Pre-planning is an essential process to lay the groundwork for a YACH project. It helps the group avoid issues that can derail youths’ best efforts later. Through pre-planning, the group establishes clear expectations about group behavior and a clear definition of the community they plan to serve. This is also a time for facilitators to build on their understanding of effective positive youth development strategies that can be used effectively throughout the project.
Watch the video below for a short overview of Pre-Planning.
In the Guidebook, facilitators will find the following:
- Simple strategies for empowering youth and leading youth-adult partnerships
- Important information about how team builders and reflection questions support the process
- Greater understanding of group development
- Team-building activities for fun and skill-building at every stage of group development
- Activities to build a strong foundation and common understanding upon which the later project is built
- Resources to help you and the youth you work with understand policy, systems, and environmental change
- The very first elements the youth need to build their action plan
The supplemental resources below support the downloadable Guidebook and are not intended to be used alone.
Ladder of Youth Participation
Guidebook Activity: Youth Participation Ladder Opinion Line (page 12)
The Ladder of Youth Participation can be used to encourage youth and adults to examine why and how young people participate throughout communities.
Leadership Self-Assessment Form
Guidebook Activity: Strengths and Skills for Leadership (page 23)
The Leadership Self-Assessment Form can be used as a tool to help youth identify their leadership skills and identify the skills they want to further develop. The activity is from the Youth Engaged Learning about Leadership Curriculum (UW-Madison Division of Extension).
Guidebook Activity: Understanding Policy, System, and Environmental Change (page 21)
Farm to School
From the kids’ point of view, this short entertaining video provides the what, why, how, and who of Farm to School to demonstrate how policies can impact behavior. Produced by Glory B. Media under the direction of Debra Eschmeyer for the National Farm to School Network.
Paul Yettaw, Food Service Director, Marshall Public Schools shows off the changes they’ve made in the school’s cafeteria to improve the school lunch system.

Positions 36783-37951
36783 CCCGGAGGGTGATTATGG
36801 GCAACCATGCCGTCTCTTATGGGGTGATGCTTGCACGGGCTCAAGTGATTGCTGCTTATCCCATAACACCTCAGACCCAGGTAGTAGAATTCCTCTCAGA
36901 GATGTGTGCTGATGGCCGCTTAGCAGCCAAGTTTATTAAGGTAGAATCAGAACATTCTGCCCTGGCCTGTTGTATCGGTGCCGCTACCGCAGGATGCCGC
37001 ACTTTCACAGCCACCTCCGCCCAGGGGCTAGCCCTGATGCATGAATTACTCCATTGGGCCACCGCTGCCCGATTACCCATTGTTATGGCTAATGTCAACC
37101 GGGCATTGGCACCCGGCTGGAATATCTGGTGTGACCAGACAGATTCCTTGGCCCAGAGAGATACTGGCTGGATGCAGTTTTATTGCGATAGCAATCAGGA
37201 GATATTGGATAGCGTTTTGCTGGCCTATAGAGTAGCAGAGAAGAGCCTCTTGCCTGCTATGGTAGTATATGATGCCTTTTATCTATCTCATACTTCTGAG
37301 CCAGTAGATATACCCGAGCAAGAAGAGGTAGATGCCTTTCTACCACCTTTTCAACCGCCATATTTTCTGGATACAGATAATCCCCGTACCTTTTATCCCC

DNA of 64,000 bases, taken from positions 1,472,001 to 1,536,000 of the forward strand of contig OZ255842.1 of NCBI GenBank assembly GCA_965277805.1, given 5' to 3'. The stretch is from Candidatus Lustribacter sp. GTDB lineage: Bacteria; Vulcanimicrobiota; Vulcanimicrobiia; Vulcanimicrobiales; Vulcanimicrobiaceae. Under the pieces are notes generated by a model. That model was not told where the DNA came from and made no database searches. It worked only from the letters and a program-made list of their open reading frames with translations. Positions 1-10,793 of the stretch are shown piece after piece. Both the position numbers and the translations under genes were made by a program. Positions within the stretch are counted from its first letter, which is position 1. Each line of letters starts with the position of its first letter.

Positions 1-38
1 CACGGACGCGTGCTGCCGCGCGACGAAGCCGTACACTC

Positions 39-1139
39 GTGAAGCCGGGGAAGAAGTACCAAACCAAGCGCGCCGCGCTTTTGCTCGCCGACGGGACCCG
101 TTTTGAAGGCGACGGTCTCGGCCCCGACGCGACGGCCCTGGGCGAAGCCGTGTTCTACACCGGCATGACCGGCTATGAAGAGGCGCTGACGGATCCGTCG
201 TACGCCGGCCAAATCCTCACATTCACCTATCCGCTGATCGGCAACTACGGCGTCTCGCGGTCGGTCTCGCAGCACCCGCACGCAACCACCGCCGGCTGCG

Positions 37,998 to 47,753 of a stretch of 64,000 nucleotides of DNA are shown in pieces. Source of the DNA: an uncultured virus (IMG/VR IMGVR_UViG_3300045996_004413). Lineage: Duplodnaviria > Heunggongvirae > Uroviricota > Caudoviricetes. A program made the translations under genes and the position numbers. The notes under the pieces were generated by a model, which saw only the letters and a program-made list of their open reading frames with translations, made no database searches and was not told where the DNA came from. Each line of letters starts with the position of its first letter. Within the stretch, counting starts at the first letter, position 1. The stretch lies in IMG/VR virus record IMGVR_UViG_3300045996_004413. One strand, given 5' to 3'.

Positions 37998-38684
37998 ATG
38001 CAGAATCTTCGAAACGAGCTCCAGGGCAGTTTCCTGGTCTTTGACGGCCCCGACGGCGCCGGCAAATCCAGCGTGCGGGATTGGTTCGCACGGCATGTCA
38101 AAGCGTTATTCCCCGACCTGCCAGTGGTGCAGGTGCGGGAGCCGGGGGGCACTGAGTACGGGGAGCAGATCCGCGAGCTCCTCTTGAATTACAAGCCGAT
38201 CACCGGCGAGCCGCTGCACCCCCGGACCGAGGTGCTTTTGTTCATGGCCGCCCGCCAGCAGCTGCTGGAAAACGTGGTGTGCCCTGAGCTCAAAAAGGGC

Gardening for Food Pantries
Iowa State University Extension and Outreach nutrition education programs, Master Gardener volunteers, and ISU Research and Demonstration Farms are working together on donation gardens throughout the state. They’re growing food for local pantries to help low-income Iowans access fresh fruits and vegetables. It’s an example of Iowans helping Iowans to increase food security.
The Partnership for a Healthier America has united every type of fruit and veggie under one awesome brand: FNV. With a dash of playful creativity and boatloads of passion, FNV is harnessing the power of marketing to promote fruits and veggies in the same way big brands market their products.
This video is an example of a healthy retail campaign to demonstrate how environmental conditions impact behaviors. Produced by Pickaxe Productions from El Diamante High School in partnership with California Department of Public Health and CA4Health.
Day One youth advocates in El Monte created a video to showcase the need for policies to create safer and healthier environments for all users of the road.
Youth Participatory Action Research
Youth Participatory Action Research Curriculum
A curriculum from the Institute for Community Research intended to be used as a tool to support the authentic engagement of young people in decision-making processes that affect their lives while helping youth-serving organizations integrate youth voice into their work in a meaningful way.
Team Building Tools and Resources
Forming, Storming Norming and Performing in groups
Bruce W. Tuckman produced one of the most quoted models of group development in the 1960s. This article considers his contribution and the model’s continuing use.
Youth Workin’ It
Everything you need to know to help your youth get through the different stages of youth groups.
The Big Book of Conflict-Resolution Games
Games can reveal real conflict—along with emotions, personalities, misunderstandings, and reactions. Through games, the team experiences conflict in a safe environment.